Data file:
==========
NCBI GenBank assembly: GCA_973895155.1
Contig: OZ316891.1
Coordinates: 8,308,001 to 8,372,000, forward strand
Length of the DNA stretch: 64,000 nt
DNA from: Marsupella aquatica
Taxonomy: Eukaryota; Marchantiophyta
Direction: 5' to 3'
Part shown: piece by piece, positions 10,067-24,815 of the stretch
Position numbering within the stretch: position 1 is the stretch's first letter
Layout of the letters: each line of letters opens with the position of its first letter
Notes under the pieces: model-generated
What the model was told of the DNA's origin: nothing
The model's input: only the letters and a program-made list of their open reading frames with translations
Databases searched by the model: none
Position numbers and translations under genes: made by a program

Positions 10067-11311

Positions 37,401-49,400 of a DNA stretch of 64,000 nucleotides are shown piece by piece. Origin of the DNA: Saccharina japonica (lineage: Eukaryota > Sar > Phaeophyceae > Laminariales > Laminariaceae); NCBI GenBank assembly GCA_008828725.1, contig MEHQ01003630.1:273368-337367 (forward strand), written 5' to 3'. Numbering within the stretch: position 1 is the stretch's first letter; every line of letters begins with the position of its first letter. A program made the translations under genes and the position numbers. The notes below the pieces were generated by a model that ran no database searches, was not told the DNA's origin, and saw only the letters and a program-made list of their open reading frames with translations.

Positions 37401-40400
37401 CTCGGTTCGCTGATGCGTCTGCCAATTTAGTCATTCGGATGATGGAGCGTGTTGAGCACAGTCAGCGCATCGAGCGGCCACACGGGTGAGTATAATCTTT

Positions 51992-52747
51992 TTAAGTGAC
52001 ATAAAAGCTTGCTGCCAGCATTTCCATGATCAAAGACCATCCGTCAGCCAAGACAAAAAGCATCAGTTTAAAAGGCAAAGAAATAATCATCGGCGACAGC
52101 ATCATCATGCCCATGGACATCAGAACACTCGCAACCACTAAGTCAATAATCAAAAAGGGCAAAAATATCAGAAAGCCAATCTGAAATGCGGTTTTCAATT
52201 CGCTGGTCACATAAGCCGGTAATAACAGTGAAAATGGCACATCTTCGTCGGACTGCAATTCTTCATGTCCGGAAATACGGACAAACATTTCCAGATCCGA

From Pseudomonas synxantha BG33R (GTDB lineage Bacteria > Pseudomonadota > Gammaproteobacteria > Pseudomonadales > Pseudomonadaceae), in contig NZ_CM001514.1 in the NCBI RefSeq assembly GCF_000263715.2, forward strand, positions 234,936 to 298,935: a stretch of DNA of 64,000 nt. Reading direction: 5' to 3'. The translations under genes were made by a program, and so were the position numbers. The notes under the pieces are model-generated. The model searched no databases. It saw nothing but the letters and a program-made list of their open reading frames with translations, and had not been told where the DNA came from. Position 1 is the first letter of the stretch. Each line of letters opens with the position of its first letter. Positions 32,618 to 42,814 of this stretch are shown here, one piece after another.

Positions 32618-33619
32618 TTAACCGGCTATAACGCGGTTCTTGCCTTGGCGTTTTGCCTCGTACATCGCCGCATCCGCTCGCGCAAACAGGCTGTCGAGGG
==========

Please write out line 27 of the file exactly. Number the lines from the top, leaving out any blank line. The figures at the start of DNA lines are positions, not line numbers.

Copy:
32618 TTAACCGGCTATAACGCGGTTCTTGCCTTGGCGTTTTGCCTCGTACATCGCCGCATCCGCTCGCGCAAACAGGCTGTCGAGGG